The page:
• Conducting assessments and developing treatment plans: Counselors use a variety of tools to assess clients’ mental health and develop individualized treatment plans tailored to their specific needs.
  • Providing therapy: Mental health counselors offer different types of therapy, including cognitive-behavioral therapy, group therapy, and family therapy, to help clients overcome challenges.
  • Advocating for clients: Counselors serve as advocates for their clients by helping them access resources and services that promote their mental health and well-being.
  • Collaborating with health care colleagues: Counselors work with other health care professionals, including psychiatrists, psychologists, and social workers, to provide comprehensive care to patients.
  • Conducting research: Many mental health counselors conduct research to advance the field of mental health and improve treatment outcomes for their clients.

Where do mental health counselors work?

Mental health counseling is a rewarding career with opportunities to work in a variety of settings. These areas—all of which are impacted by the mental health professionals shortage—include:

  • Private practices: Many mental health counselors work in private practice, providing individual, group, and family therapy to clients.
  • Hospitals and clinics: Counselors work in hospitals and clinics alongside other health care professionals to provide mental health services to patients.
  • Schools and universities: Mental health counselors work in schools and universities, providing counseling and support services to students, faculty, and staff.
  • Nonprofit organizations: Mental health counselors for nonprofit organizations provide mental health services to low-income and underserved populations.
  • Government agencies: Counselors in government agencies at the local, state, and federal levels provide mental health services to the public.

What skills and education do mental health counselors need?

Mental health counselors are highly trained professionals who require specific skills and knowledge to provide effective care. Some of the necessary requirements for counselors include:

  • Education: A master’s degree in counseling or a related field is required to become a licensed mental health counselor. Coursework covers topics such as human development, counseling theories, ethics, and research methods.
  • Certificate and licensure: Counselors must obtain state certification and licensure to practice. This usually involves passing an exam and completing supervised clinical hours.
  • Empathy: Mental health counselors must be able to empathize with their clients and understand their experiences and feelings.
  • Communication: Counselors must be good listeners who are able to communicate clearly and effectively with clients, colleagues, and other health care professionals.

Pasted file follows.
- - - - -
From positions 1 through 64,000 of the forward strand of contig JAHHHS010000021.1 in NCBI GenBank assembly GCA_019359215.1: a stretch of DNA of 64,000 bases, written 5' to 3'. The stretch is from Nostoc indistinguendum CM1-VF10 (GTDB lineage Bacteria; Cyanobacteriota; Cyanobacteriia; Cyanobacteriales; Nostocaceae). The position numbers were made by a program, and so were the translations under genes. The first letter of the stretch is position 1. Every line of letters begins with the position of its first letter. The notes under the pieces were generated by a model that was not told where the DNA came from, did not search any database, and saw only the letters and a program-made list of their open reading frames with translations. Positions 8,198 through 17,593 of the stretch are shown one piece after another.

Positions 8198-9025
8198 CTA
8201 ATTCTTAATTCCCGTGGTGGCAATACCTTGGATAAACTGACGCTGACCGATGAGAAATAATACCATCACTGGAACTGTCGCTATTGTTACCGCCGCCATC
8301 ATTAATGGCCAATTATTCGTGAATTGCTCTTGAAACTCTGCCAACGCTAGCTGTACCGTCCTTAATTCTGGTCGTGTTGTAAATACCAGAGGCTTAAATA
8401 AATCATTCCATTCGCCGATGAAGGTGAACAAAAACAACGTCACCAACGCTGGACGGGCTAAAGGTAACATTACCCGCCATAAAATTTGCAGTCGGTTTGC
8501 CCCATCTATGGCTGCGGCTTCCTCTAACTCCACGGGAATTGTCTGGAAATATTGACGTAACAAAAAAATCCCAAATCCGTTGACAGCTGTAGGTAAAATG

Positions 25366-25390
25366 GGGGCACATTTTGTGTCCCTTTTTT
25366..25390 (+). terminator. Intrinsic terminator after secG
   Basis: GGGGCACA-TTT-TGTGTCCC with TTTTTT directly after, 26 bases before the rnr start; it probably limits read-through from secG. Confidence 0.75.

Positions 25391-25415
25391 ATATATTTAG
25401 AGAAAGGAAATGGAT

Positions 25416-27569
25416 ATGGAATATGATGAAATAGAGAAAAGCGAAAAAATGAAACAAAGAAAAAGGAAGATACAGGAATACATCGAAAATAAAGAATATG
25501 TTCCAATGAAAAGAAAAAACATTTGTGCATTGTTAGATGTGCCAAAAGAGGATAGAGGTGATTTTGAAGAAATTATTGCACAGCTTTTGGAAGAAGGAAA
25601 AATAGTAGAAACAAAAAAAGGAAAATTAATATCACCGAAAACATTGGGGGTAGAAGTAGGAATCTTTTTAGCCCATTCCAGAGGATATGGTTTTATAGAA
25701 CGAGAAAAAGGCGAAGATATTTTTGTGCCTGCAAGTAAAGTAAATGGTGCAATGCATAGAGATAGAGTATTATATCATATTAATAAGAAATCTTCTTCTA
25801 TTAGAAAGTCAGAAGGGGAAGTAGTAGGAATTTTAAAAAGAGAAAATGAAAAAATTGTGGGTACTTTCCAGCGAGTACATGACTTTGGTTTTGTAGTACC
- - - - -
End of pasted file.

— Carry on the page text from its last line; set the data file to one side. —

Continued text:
• Problem-solving: Mental health counselors must be able to identify problems and develop treatment plans to help clients manage their mental health.

Meeting the Demand for Mental Health Counselors

“Illinois Tech thoroughly prepared me to provide integrative and strength-based counseling to individuals with diverse mental health and rehabilitation needs. Specifically, the rehabilitation graduate faculty supported me and encouraged me in many roles—as a student, staff, leader, and human. As the first woman in my family to graduate with a professional degree, it was an honor to do that at Illinois Tech among a diverse student population, many of whom could relate to my moral and cultural values.”

–Mehak Hafeez (REHC ’19)

Make a Difference in the Lives of Others With a Master’s in Clinical Counseling From Illinois Institute of Technology

If you’re interested in a career helping those facing mental health challenges, Illinois Institute of Technology’s M.S. in Clinical Counseling program might be the perfect fit for you. This program offers comprehensive, hands-on training to give you the knowledge and skills necessary to address the shortage of mental health professionals.

With our Clinical Mental Health Counseling track, you’ll learn how to support individuals with mental health and behavioral issues, including conducting research and completing relevant fieldwork—with a focus on providing services to diverse populations.

At Illinois Tech, you’ll expand your potential working alongside experienced mental health professionals to gain practical experience and develop sought-after skills. Your practicum and internship experiences will take place in a variety of settings, such as mental health and counseling centers, private practices, outpatient facilities, and substance abuse treatment facilities.

Our CACREP-accredited clinical counseling program offers more than just a distinctive education. As a student, you can take advantage of these additional benefits:

·      Our Chicago location, providing access to hundreds of networking opportunities, internships, and fieldwork experiences.

·      A high-value degree from an institution with a 92.8 percent career placement rate.

·      Our one-of-a-kind Elevate program, which offers real-world experiences to help you secure a strong career.

Discover how you can meet the demand for mental health counselors with Illinois Tech’s M.S. in Clinical Counseling.

Certification and licensure

As a graduate of the clinical counseling master’s program, you will be well-equipped to address the mental health professional shortage by becoming eligible for certification and licensure relevant to your specialization:

  • Students completing the Clinical Mental Health Counseling specialization are eligible to sit for the National Certified Counselor (NCC) exam through the National Board for Certified Counselors (NBCC).
  • Once you pass the NCC exam, you’ll be eligible to become a Licensed Professional Counselor (LPC) in the state of Illinois. After working for a minimum of two years under the supervision of a qualified clinical supervisor, you’ll be eligible to become a Licensed Clinical Professional Counselor (LCPC) in Illinois.